The makers of American Rescue Squad clearly think personal responsibility is an important value, so much so, in fact, that they named one of the superheroes in their movie Personal Responsibility. So I hope writers Adam and Elliot Diviney (the latter of whom also directed) practice what they preach and take full responsibility for the agonizing shittiness of their movie.
I am not generally in the business of hammering some low-budget labor of love that almost no one is going to see anyway, but ARS is so inept, so unfunny, so badly paced, poorly written, and uninteresting that watching it was pure drudgery. Even so, I might still try to find some silver lining if it didn’t embody such a childish and reactionary view of politics, government, humanity, race, gender, and religion.
American Rescue Squad is an allegorical musical satire — a kind of “Pilgrim’s Progress” for South Park Republicans — in which the Taxpayer has been taken hostage by a group called “The Alliance.” Common Sense and Personal Responsibility (both actual character names) are called in to save the Taxpayer from the evil clutches of bankers, auto companies, religion, welfare layabouts, the teachers’ union, and lazy immigrants. The plot is more or less beside the point, since ARS is primarily just a string of lectures — on bad drivers, welfare, bathroom etiquette, the necessity of birth control, and many more — disguised as comedic setpieces and musical numbers.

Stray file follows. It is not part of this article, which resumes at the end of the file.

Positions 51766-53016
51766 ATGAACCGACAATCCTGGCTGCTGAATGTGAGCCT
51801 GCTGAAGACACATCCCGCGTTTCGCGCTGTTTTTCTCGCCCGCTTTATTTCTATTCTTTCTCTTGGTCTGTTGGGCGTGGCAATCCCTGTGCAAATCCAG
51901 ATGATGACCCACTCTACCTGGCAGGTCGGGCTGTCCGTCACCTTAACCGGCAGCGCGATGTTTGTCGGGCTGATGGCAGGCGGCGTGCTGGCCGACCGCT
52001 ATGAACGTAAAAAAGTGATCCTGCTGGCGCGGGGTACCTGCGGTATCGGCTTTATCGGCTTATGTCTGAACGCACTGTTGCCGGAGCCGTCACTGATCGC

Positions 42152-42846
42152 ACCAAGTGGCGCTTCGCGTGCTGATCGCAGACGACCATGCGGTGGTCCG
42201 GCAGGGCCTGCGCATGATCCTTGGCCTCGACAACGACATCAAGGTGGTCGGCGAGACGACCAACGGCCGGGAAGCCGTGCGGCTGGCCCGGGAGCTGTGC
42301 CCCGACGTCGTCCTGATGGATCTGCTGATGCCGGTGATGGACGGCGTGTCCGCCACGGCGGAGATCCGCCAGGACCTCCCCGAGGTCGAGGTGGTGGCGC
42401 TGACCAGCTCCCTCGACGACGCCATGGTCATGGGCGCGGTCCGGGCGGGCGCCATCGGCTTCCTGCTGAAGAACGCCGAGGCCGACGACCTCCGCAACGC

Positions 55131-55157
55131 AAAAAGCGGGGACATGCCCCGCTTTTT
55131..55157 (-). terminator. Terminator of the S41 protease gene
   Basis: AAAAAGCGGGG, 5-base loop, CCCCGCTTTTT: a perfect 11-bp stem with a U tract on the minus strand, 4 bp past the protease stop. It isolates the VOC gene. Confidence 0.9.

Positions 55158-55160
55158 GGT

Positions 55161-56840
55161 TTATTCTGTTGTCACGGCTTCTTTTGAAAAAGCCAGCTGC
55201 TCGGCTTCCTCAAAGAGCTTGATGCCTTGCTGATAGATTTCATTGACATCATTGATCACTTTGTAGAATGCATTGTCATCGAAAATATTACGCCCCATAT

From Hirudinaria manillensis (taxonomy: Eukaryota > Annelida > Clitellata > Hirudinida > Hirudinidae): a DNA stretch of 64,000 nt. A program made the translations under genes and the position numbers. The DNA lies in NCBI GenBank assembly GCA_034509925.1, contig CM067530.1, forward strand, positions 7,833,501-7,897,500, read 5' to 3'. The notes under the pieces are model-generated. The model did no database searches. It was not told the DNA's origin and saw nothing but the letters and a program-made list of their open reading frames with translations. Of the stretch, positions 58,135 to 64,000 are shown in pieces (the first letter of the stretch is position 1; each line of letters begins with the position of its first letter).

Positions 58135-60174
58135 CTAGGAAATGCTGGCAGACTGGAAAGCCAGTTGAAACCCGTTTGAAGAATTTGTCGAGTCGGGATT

The overall effect is extremely tiring, like sitting through a Ron Paul rally and a Capitol Steps performance back to back. The whole thing is not really offensive — though I get the sense that writers Adam and Elliot Diviney would take that label as a compliment, evidence that they are telling it like it is, unfiltered, like Trey Parker and Matt Stone (to whom the movie is dedicated) — it’s just wearying and misguided, starting with the very premise of the beleaguered Taxpayer and extending to nearly every facet of the movie’s construction, from the idea that immigrants are lazy and unwilling to assimilate to the absurd notion that white men are routinely blocked from employment because of affirmative action (which the Divineys conflate with Equal Employment Opportunity) to the myth of the lazy good-for-nothing sucking on the teat of free welfare.
If you agree with the above points, then maybe you will find something to like about ARS. The Divineys’ libertarianism does extend to more typically liberal ideas as well, particularly an antipathy toward religion and a pro-choice stance, though even these are wrapped up, respectively, in a simplistic fondness for “rationality” and in a gross Malthusianism. And even if one agrees with any, or even all, of the ideas in the movie, they are all handled so ham-handedly that their treatment is more likely to produce cringes than laughter.
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